Since becoming governor in 2007, Patrick has repeatedly called for large-scale sentencing and corrections changes, focused on returning more sentencing discretion to judges and making it easier for prisoners who have served their time to reenter society.
At least two of his state budget proposals laid out massive overhauls to the state’s prison system and sentencing guidelines. But most of those reforms were stripped from the state budget before the final version made it to the governor’s desk.
Still, Patrick administration officials note that they have been able to push some changes through the Legislature, including easing disclosure rules for ex-prisoners seeking jobs, scaling back mandatory minimum sentences for non-violent drug offenders, and creating the Special Commission to Study the Criminal Justice System.
Advocates for more sweeping change note that many other states — including Texas, Georgia, South Carolina, and Arkansas — have more drastically scaled back minimum sentencing requirements and beefed up reentry programs as a way to cut costs.
Meanwhile, many prominent national Republicans who once trumpeted tough-on-crime stances — including Governor Rick Perry of Texas, former governor Jeb Bush of Florida, and former House speaker Newt Gingrich — now call for sentencing changes and rehabilitation programs as a way to curb government spending on prisons.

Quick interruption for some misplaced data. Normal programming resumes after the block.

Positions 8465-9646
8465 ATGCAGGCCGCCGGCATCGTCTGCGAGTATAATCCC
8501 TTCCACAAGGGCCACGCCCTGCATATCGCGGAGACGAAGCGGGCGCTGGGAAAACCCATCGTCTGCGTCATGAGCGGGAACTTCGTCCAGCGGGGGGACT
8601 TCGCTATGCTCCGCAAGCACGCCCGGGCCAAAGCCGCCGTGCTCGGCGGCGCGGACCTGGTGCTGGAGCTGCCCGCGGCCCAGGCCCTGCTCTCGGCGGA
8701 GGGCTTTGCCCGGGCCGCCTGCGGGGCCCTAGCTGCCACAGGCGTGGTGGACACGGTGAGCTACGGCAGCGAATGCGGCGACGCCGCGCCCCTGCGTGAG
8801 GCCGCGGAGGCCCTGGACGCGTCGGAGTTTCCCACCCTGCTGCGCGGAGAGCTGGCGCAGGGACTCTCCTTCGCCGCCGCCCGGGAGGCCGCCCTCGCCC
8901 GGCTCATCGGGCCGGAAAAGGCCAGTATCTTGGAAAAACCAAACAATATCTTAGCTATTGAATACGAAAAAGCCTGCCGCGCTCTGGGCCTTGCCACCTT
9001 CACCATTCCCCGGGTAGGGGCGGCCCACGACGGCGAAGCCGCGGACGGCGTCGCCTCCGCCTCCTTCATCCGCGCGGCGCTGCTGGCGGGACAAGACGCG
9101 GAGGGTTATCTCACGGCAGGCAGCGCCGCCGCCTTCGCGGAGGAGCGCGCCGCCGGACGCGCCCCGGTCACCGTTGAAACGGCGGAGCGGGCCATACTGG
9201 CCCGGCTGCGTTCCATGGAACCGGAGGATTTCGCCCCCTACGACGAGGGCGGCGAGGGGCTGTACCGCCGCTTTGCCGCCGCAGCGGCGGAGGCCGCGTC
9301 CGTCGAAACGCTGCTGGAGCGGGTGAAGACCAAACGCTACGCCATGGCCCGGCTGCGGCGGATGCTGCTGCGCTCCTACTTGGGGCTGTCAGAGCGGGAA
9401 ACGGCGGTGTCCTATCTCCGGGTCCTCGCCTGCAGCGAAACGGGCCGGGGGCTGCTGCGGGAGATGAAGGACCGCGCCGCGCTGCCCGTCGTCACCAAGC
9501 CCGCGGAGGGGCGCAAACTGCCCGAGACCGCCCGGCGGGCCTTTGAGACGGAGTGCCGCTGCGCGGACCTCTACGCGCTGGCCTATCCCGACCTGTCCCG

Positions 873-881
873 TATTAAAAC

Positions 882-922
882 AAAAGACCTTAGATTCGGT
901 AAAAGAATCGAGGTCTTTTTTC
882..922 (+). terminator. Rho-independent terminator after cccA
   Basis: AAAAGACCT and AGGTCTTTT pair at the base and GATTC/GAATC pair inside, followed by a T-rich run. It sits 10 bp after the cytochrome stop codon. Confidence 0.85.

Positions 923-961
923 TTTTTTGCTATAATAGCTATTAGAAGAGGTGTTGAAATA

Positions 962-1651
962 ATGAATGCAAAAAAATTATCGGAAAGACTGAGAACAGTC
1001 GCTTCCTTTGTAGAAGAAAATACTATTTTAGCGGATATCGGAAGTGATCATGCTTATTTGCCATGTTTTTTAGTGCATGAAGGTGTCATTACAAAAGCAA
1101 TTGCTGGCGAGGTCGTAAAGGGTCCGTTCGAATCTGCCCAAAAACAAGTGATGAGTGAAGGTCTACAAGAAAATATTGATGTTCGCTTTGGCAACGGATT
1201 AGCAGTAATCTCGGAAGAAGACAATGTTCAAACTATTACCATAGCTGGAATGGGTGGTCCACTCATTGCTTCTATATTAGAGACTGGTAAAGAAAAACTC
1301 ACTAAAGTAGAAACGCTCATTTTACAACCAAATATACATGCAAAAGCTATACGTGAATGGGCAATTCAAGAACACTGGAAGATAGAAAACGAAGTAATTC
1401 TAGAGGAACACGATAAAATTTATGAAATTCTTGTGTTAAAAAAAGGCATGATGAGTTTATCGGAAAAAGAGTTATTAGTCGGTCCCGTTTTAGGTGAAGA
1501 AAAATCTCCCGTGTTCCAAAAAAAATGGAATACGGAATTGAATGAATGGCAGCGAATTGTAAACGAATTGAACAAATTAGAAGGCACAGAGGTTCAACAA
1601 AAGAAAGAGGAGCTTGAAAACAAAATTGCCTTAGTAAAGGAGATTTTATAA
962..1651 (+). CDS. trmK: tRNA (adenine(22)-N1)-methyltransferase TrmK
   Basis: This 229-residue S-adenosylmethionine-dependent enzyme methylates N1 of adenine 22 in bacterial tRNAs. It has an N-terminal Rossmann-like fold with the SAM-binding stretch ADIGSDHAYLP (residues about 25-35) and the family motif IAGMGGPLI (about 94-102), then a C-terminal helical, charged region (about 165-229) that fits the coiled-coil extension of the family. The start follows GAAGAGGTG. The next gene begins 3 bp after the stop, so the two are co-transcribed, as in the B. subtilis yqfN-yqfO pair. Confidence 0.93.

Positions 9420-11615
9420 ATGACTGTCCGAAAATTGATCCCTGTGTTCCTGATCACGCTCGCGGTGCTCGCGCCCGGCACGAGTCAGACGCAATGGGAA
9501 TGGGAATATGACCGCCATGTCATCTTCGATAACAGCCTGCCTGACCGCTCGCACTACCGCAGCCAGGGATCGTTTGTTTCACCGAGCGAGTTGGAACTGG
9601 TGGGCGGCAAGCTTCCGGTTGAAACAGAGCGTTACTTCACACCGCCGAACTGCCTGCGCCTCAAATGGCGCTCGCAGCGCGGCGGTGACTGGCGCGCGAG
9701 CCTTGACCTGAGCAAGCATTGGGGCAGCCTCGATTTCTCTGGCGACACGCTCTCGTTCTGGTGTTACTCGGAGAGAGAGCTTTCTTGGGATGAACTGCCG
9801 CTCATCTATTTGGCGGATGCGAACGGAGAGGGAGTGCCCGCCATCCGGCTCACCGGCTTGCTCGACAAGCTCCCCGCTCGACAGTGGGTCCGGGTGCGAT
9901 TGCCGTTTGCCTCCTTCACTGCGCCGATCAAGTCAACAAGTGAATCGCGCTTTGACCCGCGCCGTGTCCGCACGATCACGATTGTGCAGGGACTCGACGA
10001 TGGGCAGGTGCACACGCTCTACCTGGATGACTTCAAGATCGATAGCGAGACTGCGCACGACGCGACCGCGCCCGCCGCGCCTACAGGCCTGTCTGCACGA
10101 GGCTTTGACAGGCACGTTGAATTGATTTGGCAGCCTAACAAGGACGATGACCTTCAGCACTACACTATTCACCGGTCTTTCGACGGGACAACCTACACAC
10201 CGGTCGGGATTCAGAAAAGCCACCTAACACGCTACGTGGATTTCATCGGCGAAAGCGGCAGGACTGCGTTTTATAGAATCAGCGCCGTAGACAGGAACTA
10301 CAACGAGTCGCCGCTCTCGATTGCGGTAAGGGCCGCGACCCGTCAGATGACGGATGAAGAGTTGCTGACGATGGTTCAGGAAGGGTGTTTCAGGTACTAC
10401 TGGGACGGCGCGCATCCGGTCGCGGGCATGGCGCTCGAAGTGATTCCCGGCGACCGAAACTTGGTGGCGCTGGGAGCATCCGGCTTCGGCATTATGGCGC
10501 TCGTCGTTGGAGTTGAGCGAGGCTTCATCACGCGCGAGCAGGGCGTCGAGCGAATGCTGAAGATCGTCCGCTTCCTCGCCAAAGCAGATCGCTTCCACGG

Patrick administration officials note that many states that have changed their laws have utilized federal money from the Justice Reinvestment Initiative, a pot of funding for data-driven criminal justice programs, which the state is currently pursuing.
“The JRI initiative has been critical in helping other states move to a new way of thinking about the administration of justice,” said Terrel Harris, a spokesman for the Massachusetts Executive Office of Public Safety. “We are optimistic about the positive outcomes it could bring to Massachusetts.”
The key to accomplishing sentencing overhaul will be cooperation between prosecutors and defense attorneys, who frequently lobby opposite sides of corrections issues.
“If we can get the prosecutors and the defense attorneys on the same page, we’ve won half the battle,” Budd said.
The coalition and state lawmakers both point to the substantial overhaul of the state’s drug sentencing and mandatory minimum laws included in last summer’s habitual offender law as an example of the way forward.
The law, which created a three-strikes provision that removed the possibility of parole for repeat offenders of heinous crimes, was praised by Patrick as “balanced” and state lawmakers now point to it as the type of compromise needed to reach consensus on further corrections changes.
“That debate really opened a door, that I think can be opened even wider, in terms of sentencing reform,” said state Representative Brad Hill, of Ipswich, who helped broker the final compromise on the habitual offender bill.
Hill, a Republican, said that seeing how other states, specifically Texas, were able to implement treatment and reentry programs for drug offenders in order to close prisons and cut costs “opened [his] eyes” to the need for Massachusetts to reach compromise on changes to the prison system.
Despite ongoing pressure from some prosecutors to remain “tough on crime,” Hill said state legislators understand that no longer means rejecting all efforts to reduce sentences for some offenders.
“The mindset is very clear,” he said. “We want to take the most heinous criminals off the streets and put them behind bars. Everyone else, we want to help.”